Viva Skiff Mountain! (fka Paradise Lost) LbNA # 3919
|Placed Date||Sep 3 2002|
|Last Found||Mar 16 2010|
(f.k.a.: Paradise Lost Letterbox)
Planted by Lil Banditos
Planted September 3, 2002
Original clues at www.geocities.com/lilbanditos/ParadiseLost.html
Adopted by Rubaduc in November 2007
In light of recent events, the Lil' Banditos have changed the name of the Skiff Mountain letterbox. Fortunately, plans for the proposed housing development have been defeated and the Skiff Mountain property is now safely protected as a forest preserve. Viva Skiff Mountain!
Below is the original text and background information of the Skiff Mountain letterbox.
We have placed this letterbox to draw attention to the plight of Skiff Mountain. For years, Skiff Mountain has been a nature preserve, consisting of over 800 acres. The property has abundant wetlands and is home to 44 species of wildlife including threatened species. It also has rare species of trees which have been found nowhere else in Litchfield County.
The owners of the property, The Kent School, are in the process of negotiations with a developer, Skiff Mountain Association to turn this beautiful preserve into a housing development. Obviously, there has been much opposition to these plans. Those who have been working to save the preserve include many local conservancy groups as well as the Friends of Skiff Mountain, which consists of residents and concerned others. The Friends of Skiff Mountain offered over 1 million dollars to the Kent School for the property, representing its appraised value, but was rejected!
In addition, both planning and zoning commissions of Kent and Sharon (in which part of the property lies) are in favor of approving this development. This approval has been set forth, despite the fact that inland and wetland commissions have stated that the project would impair wetlands on Skiff Mountain. To add insult to injury, the attorney for Skiff Mountain Association, in his attempt to appease any opponents has stated that 45 acres of the 800+ property will be created as a land trust. I guess this was supposed to make us all feel better...
The Lil' Banditos are of the opinion that developers are the lowest kind of opportunistic scum, aggressively seeking out untouched properties in order to make huge profits and having little regard or respect for this same property in its natural state. However, that being said, we know that this is the nature of that beast. Our real disgust is aimed towards the Kent School. We believe that an institution of this type is certainly not needy and should be more concerned with their public image and the message, as well as the legacy they're handing to their students. We are of the opinion that it would be appropriate for such an organization (in its dedication to higher learning) to donate the property to a land trust, not turn their noses up at a 1+ million dollar offer. To this we say, "bad show!" We also point our fingers at the local town governments which seem to be totally without backbone. They seem to prefer to harass a small business owner over what type of sign they have, than to be willing to work to protect their natural areas.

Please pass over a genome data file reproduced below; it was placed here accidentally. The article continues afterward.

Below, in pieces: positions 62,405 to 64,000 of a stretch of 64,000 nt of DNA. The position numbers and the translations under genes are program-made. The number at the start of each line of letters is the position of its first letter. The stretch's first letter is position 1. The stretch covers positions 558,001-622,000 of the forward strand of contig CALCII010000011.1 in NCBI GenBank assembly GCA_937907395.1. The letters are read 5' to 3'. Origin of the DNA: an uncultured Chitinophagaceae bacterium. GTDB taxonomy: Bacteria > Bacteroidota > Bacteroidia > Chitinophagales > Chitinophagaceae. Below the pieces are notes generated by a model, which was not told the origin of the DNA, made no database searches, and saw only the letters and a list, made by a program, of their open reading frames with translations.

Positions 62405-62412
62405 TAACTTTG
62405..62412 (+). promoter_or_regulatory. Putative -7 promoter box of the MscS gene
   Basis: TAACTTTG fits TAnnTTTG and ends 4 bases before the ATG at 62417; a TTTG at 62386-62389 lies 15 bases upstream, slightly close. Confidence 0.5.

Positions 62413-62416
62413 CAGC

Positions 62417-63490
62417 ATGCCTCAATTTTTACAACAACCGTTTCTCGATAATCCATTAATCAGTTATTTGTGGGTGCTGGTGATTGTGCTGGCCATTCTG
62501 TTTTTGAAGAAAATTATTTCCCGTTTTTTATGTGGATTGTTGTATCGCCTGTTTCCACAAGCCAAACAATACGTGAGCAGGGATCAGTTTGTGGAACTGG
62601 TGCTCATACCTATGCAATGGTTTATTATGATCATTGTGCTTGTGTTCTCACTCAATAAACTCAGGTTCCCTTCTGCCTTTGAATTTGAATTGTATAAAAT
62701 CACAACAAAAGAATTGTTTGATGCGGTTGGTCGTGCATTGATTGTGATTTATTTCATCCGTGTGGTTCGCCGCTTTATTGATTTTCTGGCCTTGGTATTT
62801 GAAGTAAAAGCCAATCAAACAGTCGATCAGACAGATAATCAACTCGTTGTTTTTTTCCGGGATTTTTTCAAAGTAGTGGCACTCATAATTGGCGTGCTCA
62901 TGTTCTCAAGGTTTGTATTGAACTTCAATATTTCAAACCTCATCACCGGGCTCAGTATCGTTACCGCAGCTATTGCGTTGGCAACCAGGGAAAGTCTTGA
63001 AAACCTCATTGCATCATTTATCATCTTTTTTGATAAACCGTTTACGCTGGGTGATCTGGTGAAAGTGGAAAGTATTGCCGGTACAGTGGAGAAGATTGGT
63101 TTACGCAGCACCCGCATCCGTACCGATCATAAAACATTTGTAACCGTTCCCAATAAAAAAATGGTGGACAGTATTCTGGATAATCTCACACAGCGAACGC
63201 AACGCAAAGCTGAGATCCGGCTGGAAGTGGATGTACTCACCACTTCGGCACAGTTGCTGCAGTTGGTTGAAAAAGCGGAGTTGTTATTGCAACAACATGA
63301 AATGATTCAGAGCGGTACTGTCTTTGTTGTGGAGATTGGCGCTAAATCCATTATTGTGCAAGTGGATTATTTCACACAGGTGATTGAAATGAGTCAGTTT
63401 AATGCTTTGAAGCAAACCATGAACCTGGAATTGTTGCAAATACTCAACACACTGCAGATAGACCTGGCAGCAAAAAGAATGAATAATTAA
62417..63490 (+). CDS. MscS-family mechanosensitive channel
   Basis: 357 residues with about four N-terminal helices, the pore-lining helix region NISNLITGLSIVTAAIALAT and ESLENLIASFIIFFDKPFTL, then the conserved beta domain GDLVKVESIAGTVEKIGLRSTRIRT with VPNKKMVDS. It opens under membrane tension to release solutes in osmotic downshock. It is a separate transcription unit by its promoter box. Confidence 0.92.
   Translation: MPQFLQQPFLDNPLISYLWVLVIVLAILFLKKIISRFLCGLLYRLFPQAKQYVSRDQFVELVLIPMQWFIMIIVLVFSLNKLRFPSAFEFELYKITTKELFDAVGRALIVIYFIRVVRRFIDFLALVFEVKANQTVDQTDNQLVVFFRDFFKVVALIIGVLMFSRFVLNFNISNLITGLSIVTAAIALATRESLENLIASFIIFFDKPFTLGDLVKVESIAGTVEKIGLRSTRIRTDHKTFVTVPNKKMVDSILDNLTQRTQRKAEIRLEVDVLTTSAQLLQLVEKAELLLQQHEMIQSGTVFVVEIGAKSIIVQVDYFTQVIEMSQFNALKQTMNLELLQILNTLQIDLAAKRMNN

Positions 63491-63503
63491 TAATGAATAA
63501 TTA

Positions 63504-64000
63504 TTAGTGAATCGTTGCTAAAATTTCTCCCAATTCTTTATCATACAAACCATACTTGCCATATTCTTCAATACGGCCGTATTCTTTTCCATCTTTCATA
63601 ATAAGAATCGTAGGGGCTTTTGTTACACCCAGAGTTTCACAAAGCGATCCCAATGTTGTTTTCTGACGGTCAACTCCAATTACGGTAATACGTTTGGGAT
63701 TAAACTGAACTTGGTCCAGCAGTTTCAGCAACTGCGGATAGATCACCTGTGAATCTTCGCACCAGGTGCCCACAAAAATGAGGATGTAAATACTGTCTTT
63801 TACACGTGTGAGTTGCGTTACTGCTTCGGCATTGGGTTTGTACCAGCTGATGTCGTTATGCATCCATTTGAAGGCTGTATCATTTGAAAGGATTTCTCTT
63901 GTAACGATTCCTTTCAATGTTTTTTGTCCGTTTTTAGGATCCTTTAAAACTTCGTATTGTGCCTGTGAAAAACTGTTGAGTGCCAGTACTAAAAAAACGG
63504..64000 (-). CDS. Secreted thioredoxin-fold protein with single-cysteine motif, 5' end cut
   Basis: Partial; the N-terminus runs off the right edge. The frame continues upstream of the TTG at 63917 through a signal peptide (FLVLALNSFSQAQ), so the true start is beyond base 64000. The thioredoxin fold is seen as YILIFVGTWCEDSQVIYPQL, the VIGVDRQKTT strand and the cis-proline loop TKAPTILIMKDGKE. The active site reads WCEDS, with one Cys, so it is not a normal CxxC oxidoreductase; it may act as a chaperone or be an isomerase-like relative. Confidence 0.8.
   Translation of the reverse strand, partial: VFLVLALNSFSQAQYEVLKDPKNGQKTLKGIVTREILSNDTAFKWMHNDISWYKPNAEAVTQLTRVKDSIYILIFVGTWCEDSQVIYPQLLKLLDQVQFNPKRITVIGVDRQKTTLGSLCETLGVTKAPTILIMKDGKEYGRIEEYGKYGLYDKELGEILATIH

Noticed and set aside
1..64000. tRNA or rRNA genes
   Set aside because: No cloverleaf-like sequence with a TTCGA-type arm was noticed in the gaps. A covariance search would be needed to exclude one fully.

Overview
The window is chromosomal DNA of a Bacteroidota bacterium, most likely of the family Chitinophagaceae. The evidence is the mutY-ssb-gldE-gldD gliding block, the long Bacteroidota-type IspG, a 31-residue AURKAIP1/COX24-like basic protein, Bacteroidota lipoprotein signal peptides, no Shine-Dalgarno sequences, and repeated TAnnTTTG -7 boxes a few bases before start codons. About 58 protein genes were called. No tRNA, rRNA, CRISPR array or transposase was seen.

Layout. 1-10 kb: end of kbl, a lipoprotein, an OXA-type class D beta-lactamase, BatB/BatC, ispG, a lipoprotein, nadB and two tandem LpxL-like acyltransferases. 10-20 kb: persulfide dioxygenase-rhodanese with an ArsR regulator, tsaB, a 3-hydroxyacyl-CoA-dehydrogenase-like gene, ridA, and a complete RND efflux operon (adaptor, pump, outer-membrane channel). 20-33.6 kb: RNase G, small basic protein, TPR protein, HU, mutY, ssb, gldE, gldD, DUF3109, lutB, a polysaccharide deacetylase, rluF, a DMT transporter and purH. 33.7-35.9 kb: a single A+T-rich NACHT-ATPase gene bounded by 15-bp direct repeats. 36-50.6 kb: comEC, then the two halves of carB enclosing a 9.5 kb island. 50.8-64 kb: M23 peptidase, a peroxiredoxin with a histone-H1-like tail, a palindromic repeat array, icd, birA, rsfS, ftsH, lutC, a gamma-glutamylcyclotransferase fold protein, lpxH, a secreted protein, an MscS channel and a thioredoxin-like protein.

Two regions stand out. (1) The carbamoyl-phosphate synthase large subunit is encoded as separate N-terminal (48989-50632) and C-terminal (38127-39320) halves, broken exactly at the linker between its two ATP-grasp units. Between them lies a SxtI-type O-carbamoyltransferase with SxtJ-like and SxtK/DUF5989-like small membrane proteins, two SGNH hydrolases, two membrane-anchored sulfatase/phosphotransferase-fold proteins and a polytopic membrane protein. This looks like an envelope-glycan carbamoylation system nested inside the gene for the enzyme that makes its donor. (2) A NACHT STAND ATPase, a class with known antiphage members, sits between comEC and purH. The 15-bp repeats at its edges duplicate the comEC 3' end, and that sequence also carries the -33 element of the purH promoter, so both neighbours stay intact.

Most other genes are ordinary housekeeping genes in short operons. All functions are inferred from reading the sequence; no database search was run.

Development is running unchecked in this small state. The Lil' Banditos are saddened by the number of mountain vistas obstructed by large houses and trails that run closely by these same homes' backyards. It is our hope that many of you out there feel as we do and will help to spread the word regarding how you feel about what is happening to our tiny Connecticut.
Distance: Approximately two miles, round trip.
Directions: From the center of Kent, take route 341 north, crossing the Housatonic River. Immediately after the bridge, take a right onto Skiff Mountain Rd. Follow this road for about a mile until you see a dirt road branching off to the right. Follow this dirt road, paralleling the river, for 1.7 miles. You will see the AT crossing the road, and there will be a small parking area on the left.
Clues: Begin on the white blazed AT, heading towards Georgia. Shortly, you will see a small, unmarked path on your left. You may wish to take a short detour to look at the lower slabs of St. John's Ledges. Continuing on the AT will take you directly past the upper slabs of the ledges, both of which are popular climbing areas. Follow the trail to the top of Caleb's Peak. This spot was the closest we could get to Skiff Mountain while still being on a mountain, as there are no trails going over Skiff Mountain, itself. Although you are not able to see Skiff Mountain from the top of Caleb's Peak, it lies directly to the north and may be glimpsed in the winter.
From the Caleb's Peak sign, continue to follow the white blazes to a broken tree, at which point the trail turns to the left (this tree may have disintegrated but the turn is still there with a double blaze tree to indicate a left turn). Turn in a direction exactly opposite of where the trail goes and proceed in a straight line for approximately 30-35 steps. You should end with a waist-high, rocky outcrop to your left, with a small, fallen tree just to its right. Let the fallen tree direct you through a pair of oaks, and up a small incline. Continue o'er rocky slabs with views appearing straight ahead and move forward to a quartet of oaklings. Go to the right, down a slightly worn path to another set of rock slabs. Proceed through another pair of trees (sycamore?) and continue gradually downhill o'er a carpet of moss. Walk across lichen covered slabs and find an area of cracked blocks. Look to your left and spy the cornerstone, amid a small oak tree and birchlings, light and dark. The box is hidden beneath an overhanging, central stone.
Viva Skiff Mountain!